A couple of weeks after Cardinal Angelo Becciu, second-in-command of the Vatican’s powerful Secretariat of State, resigned amid burgeoning financial scandals, another scandal has emerged, this time it involves the Vatican using some donation money, intended to help the working poor, to bet on the creditworthiness of now bankrupted US rental car company, Hertz.

FT broke the story on Thursday, citing documents, shows how the Vatican, under Becciu’s management, used donation money to purchase structured notes linked with credit default swaps as part of a gambling bet Hertz wouldn’t default by April 2020. Hertz filed for bankruptcy on May 22, due to the economic downturn spurred by the virus pandemic, which allowed the Vatican to “narrow escape on the investment, which paid out in full,” FT said. 

In 2018, the Pope, highly critical of global capitalism or mostly unfettered capitalism, warned about the dangers of the CDS market, and its role in the 2008 financial crisis. He specifically warned about the bundling and re-bundling of CDS products into structured debt.

“It is obvious that the uncertainty surrounding these products . . . makes them continuously less acceptable from the perspective of ethics respectful of the truth and the common good, because it transforms them into a ticking time bomb ready sooner or later to explode, poisoning the health of the markets,” Pope Fancis said in a 2018 statement.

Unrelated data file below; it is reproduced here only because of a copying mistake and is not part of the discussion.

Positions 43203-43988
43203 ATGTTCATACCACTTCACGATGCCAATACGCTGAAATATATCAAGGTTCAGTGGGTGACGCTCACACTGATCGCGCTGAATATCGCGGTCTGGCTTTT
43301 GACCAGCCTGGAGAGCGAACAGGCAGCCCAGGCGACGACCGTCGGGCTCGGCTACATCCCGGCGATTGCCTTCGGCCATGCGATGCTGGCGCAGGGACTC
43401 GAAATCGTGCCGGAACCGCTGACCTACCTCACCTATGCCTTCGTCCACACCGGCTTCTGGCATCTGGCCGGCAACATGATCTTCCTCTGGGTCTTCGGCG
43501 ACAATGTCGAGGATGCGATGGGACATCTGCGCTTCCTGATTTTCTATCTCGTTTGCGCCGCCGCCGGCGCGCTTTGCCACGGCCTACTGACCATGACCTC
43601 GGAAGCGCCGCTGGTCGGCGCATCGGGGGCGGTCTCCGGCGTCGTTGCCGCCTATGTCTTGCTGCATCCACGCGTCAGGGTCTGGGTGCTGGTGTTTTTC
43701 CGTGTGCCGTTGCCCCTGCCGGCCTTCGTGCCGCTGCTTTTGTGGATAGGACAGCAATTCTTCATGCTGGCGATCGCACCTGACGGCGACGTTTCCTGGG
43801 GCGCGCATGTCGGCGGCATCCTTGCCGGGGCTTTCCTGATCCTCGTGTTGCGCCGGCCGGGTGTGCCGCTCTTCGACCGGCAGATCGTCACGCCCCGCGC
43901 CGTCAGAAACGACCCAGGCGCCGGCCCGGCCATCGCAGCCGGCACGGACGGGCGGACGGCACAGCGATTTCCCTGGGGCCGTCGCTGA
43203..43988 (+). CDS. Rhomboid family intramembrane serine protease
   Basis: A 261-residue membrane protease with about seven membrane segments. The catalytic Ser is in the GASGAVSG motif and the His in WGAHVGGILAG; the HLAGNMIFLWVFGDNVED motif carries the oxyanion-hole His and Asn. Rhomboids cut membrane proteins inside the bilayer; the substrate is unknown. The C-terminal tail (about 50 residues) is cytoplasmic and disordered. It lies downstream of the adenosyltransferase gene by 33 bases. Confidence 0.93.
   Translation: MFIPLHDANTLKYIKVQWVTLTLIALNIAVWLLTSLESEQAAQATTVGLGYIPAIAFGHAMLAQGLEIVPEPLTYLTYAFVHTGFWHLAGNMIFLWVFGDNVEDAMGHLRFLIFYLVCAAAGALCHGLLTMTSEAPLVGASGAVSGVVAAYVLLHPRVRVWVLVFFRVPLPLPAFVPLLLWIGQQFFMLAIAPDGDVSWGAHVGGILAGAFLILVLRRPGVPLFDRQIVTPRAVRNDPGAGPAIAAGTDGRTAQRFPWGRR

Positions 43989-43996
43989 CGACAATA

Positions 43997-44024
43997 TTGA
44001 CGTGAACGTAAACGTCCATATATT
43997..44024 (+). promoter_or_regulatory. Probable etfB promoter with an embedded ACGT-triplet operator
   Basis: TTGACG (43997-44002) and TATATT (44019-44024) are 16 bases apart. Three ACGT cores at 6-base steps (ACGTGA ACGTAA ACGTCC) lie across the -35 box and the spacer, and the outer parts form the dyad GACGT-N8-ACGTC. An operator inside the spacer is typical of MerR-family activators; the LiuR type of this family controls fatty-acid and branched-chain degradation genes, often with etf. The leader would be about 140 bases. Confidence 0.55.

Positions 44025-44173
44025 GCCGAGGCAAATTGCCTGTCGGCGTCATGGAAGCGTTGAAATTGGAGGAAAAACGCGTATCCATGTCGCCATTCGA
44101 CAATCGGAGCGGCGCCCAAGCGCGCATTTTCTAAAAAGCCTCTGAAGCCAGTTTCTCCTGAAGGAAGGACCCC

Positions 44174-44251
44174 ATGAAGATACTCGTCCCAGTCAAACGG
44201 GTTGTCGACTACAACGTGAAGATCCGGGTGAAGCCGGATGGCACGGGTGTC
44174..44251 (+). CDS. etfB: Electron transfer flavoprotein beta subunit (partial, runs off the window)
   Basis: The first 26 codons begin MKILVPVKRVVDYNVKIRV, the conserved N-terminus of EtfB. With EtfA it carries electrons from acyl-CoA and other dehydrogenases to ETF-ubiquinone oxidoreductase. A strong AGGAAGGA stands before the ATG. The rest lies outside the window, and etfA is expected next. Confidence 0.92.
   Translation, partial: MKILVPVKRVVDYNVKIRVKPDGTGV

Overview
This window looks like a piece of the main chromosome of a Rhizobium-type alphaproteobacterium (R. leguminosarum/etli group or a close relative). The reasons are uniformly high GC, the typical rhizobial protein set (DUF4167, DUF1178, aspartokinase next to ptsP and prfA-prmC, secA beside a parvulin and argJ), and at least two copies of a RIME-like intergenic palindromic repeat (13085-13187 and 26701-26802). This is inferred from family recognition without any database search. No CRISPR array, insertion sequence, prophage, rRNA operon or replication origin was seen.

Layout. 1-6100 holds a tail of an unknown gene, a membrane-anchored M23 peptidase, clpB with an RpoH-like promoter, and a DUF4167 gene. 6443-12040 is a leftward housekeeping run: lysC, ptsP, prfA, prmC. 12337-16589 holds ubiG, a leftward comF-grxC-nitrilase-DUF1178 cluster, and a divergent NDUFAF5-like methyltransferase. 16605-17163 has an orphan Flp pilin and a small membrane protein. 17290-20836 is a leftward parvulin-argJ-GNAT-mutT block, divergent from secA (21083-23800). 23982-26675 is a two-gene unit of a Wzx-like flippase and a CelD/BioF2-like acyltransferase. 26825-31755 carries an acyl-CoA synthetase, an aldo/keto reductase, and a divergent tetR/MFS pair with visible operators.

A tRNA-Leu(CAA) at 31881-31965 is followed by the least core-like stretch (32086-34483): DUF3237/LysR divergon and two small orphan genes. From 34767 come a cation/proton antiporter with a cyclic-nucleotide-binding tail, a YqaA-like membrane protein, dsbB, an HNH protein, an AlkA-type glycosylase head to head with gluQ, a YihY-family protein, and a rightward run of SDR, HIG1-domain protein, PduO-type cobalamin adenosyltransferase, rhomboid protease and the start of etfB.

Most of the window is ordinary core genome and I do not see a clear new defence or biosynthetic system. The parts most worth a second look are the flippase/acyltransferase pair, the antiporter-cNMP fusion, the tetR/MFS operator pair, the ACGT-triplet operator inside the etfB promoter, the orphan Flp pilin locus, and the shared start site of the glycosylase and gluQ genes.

FT said there was no evidence that suggests the Pope knew about the Hertz investment, which was held in an account in Switzerland and made by a third-party. This comes after Becciu resigned from his position last month following an allegation of “misappropriation“.

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The Pope was out last Sunday, blasting trickle-down economic policies, raising the alarm over the rapidly increasing inequality crisis that has been exacerbated by the virus-induced global recession. 

“The marketplace, by itself, cannot resolve every problem, however much we are asked to believe this dogma of neoliberal faith,” the Pope said in a letter to church leaders. “Whatever the challenge, this impoverished and repetitive school of thought always offers the same recipes.”

Before bashing financial markets, maybe the Pope should review the Vatican’s portfolio before making statements about credit and debt products. 

Via Zerohedge